The completion of new US pipeline and rail projects will enable higher volumes of oil shale crude to be transported to the East and Gulf Coast areas and, with the country’s ever-increasing oil production, will further reduce the need for imports. As a result, this infrastructure will also help to eliminate lightering operations in the near future, says an analyst with research and consulting firm GlobalData.
According to Carmine Rositano, GlobalData’s Managing Analyst covering Downstream Oil & Gas, crude oil imports into the East Coast from North and West Africa, which provide primarily light sweet crude oil, and the Middle East, which boasts mostly medium and heavy sour crudes, amounted to approximately 450 thousand barrels per day (mbd) in 2013. This represents an estimated decline of 40% from 2010 levels of 750 000 bpd.
These crudes, which were transported on larger-size Suezmax and Very Large Crude Carrier (VLCC) tankers, were lightered into smaller vessels that delivered the imported oil to their destined refineries.
However, as Rositano says: “Over the past few years, the increase in light sweet Bakken crude oil transported to East Coast refineries has reduced crude oil imports and lightering volumes. New rail tracks, crude storage tanks and machinery that can unload train tank cars quickly are now being built in the Philadelphia area to supply nearby refineries.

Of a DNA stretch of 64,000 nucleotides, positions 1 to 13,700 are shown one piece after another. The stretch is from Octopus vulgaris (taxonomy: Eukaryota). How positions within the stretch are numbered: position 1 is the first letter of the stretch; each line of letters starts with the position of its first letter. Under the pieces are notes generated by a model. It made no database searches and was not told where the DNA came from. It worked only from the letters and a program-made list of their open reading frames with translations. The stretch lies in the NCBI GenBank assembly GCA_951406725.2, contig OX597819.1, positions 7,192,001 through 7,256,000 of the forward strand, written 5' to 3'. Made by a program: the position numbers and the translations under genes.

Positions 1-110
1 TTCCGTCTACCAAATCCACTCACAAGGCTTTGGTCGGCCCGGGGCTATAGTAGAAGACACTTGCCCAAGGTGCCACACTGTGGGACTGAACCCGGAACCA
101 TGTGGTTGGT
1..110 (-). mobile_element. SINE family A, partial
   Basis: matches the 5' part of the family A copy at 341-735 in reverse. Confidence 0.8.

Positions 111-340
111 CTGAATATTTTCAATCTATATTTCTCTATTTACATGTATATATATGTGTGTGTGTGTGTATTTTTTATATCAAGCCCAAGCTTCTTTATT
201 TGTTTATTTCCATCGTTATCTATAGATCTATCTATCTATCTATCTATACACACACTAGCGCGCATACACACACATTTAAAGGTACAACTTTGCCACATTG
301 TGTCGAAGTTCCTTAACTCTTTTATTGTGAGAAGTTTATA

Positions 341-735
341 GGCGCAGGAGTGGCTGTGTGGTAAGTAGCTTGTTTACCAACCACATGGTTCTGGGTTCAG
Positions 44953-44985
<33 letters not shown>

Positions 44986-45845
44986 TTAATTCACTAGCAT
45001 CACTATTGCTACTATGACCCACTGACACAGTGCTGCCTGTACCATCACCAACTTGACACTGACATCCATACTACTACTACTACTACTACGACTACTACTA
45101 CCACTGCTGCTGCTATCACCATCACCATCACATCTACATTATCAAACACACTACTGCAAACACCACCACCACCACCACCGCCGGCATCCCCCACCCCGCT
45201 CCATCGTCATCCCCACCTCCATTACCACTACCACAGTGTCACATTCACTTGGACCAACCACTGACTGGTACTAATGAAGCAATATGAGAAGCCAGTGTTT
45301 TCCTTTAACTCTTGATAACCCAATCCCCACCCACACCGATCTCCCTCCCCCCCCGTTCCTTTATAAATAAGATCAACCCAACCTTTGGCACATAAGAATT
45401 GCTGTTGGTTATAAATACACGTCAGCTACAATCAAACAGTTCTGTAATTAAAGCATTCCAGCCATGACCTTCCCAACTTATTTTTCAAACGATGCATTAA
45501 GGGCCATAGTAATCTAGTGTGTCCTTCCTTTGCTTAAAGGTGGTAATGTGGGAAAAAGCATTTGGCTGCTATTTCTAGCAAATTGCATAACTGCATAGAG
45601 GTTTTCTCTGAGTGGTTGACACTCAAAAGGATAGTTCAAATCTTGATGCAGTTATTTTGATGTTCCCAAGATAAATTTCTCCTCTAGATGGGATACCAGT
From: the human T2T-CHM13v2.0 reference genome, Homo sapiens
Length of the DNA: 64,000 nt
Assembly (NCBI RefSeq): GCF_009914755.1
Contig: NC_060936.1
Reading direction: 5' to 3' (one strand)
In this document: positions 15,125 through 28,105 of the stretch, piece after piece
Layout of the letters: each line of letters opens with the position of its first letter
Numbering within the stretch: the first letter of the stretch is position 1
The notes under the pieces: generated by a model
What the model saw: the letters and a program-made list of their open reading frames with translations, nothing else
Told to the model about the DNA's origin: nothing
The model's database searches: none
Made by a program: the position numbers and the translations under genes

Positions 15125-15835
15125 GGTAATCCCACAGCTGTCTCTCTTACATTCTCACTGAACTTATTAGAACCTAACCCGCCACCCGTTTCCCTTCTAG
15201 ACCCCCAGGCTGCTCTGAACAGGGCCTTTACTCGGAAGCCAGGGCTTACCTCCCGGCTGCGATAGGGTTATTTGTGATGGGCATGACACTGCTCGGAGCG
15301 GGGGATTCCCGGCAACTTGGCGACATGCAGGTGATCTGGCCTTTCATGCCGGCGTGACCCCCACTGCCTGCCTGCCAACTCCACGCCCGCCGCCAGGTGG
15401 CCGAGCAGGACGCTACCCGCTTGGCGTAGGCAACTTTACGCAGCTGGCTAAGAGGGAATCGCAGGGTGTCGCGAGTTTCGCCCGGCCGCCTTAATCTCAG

Crude oil imports into the Gulf Coast area have also declined significantly as production from the Eagle Ford and Bakken fields has risen. These production levels, combined with new pipeline and rail infrastructure investments, will bring additional volumes of oil into Texas and Louisiana and further reduce imports and lightering activities, says Rositano.
Additionally, the Gulf of Mexico will see its lightering operations dwindle continually while crude imports from Africa are wiped out, as cargoes transported from this region are currently carried on the larger-size Suezmax and VLCC tankers and must be lightered into smaller-size Aframax vessels before being transported to refineries in Texas.
“Based on new projects moving domestic crudes into the Gulf Coast areas, the elimination of African crude imports and associated lightering operations in the Gulf of Mexico could occur as early as 2016,” Rositano concludes.
Adapted from a press release by David Bizley
Read the article online at: https://www.oilfieldtechnology.com/drilling-and-production/29052014/us_shale_development_cold_harm_gulf_import_and_lightering_operations/